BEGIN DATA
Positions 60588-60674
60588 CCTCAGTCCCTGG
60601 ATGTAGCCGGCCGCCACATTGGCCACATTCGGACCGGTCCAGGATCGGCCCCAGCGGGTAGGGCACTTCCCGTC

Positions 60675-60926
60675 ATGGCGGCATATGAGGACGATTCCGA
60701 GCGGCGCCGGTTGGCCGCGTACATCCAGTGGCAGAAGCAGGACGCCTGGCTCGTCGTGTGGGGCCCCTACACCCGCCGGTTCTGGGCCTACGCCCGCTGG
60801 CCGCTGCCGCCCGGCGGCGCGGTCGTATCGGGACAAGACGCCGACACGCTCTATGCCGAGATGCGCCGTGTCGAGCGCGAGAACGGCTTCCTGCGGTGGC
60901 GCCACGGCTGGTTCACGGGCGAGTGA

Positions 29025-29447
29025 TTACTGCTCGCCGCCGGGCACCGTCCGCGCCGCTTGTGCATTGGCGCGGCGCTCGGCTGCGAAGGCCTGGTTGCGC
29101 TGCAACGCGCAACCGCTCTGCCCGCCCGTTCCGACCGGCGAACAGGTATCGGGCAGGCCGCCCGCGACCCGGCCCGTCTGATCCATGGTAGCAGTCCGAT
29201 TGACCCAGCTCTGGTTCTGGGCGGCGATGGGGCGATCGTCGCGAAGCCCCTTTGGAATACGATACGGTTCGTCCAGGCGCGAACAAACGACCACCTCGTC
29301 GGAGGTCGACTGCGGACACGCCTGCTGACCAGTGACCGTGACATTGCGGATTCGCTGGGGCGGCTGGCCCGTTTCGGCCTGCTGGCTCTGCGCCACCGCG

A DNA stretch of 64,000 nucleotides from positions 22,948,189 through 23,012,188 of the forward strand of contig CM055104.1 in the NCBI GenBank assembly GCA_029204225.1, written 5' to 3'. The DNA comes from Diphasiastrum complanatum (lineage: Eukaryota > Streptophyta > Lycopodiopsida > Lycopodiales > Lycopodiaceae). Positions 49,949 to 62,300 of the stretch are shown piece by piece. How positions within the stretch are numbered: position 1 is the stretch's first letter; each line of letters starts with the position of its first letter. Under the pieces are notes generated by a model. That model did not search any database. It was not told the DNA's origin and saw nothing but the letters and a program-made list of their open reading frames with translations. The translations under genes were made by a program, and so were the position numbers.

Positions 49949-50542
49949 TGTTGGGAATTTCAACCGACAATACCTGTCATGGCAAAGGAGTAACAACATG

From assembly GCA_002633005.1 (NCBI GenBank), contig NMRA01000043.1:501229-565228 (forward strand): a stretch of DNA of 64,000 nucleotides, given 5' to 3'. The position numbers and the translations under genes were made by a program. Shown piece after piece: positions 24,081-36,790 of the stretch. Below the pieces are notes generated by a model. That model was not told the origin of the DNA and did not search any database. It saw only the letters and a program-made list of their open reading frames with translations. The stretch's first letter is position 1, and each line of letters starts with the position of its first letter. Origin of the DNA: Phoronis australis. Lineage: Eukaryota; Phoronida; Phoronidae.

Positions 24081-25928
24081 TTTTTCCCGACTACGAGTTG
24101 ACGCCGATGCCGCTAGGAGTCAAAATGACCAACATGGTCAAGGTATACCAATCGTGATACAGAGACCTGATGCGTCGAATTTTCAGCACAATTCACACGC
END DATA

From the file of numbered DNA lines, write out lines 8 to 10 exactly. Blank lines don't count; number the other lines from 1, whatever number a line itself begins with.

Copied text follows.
60901 GCCACGGCTGGTTCACGGGCGAGTGA

Positions 29025-29447
29025 TTACTGCTCGCCGCCGGGCACCGTCCGCGCCGCTTGTGCATTGGCGCGGCGCTCGGCTGCGAAGGCCTGGTTGCGC